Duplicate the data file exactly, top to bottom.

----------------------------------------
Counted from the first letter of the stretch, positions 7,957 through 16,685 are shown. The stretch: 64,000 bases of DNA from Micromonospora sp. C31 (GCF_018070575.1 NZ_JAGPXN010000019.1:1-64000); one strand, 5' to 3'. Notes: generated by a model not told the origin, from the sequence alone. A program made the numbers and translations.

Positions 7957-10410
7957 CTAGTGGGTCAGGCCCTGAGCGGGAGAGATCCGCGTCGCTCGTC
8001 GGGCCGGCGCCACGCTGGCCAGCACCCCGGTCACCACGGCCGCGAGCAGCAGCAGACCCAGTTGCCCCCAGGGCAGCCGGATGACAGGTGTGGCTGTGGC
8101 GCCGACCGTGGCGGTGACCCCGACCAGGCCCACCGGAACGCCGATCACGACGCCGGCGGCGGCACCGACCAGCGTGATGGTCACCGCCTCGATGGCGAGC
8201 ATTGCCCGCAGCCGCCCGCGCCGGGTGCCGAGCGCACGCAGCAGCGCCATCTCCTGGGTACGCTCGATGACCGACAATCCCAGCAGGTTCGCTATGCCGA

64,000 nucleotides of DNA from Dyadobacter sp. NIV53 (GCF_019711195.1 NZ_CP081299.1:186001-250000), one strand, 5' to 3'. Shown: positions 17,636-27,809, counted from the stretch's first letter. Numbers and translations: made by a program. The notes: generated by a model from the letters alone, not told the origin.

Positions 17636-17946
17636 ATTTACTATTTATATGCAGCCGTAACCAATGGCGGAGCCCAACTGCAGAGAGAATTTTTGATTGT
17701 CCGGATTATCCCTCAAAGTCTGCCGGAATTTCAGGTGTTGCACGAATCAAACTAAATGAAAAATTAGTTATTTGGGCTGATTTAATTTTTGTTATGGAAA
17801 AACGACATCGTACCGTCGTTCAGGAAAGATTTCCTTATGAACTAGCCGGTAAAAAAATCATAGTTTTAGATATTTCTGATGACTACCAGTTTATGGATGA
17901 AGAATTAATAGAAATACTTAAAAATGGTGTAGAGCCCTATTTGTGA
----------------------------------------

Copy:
Counted from the first letter of the stretch, positions 7,957 through 16,685 are shown. The stretch: 64,000 bases of DNA from Micromonospora sp. C31 (GCF_018070575.1 NZ_JAGPXN010000019.1:1-64000); one strand, 5' to 3'. Notes: generated by a model not told the origin, from the sequence alone. A program made the numbers and translations.

Positions 7957-10410
7957 CTAGTGGGTCAGGCCCTGAGCGGGAGAGATCCGCGTCGCTCGTC
8001 GGGCCGGCGCCACGCTGGCCAGCACCCCGGTCACCACGGCCGCGAGCAGCAGCAGACCCAGTTGCCCCCAGGGCAGCCGGATGACAGGTGTGGCTGTGGC
8101 GCCGACCGTGGCGGTGACCCCGACCAGGCCCACCGGAACGCCGATCACGACGCCGGCGGCGGCACCGACCAGCGTGATGGTCACCGCCTCGATGGCGAGC
8201 ATTGCCCGCAGCCGCCCGCGCCGGGTGCCGAGCGCACGCAGCAGCGCCATCTCCTGGGTACGCTCGATGACCGACAATCCCAGCAGGTTCGCTATGCCGA

64,000 nucleotides of DNA from Dyadobacter sp. NIV53 (GCF_019711195.1 NZ_CP081299.1:186001-250000), one strand, 5' to 3'. Shown: positions 17,636-27,809, counted from the stretch's first letter. Numbers and translations: made by a program. The notes: generated by a model from the letters alone, not told the origin.

Positions 17636-17946
17636 ATTTACTATTTATATGCAGCCGTAACCAATGGCGGAGCCCAACTGCAGAGAGAATTTTTGATTGT
17701 CCGGATTATCCCTCAAAGTCTGCCGGAATTTCAGGTGTTGCACGAATCAAACTAAATGAAAAATTAGTTATTTGGGCTGATTTAATTTTTGTTATGGAAA
17801 AACGACATCGTACCGTCGTTCAGGAAAGATTTCCTTATGAACTAGCCGGTAAAAAAATCATAGTTTTAGATATTTCTGATGACTACCAGTTTATGGATGA
17901 AGAATTAATAGAAATACTTAAAAATGGTGTAGAGCCCTATTTGTGA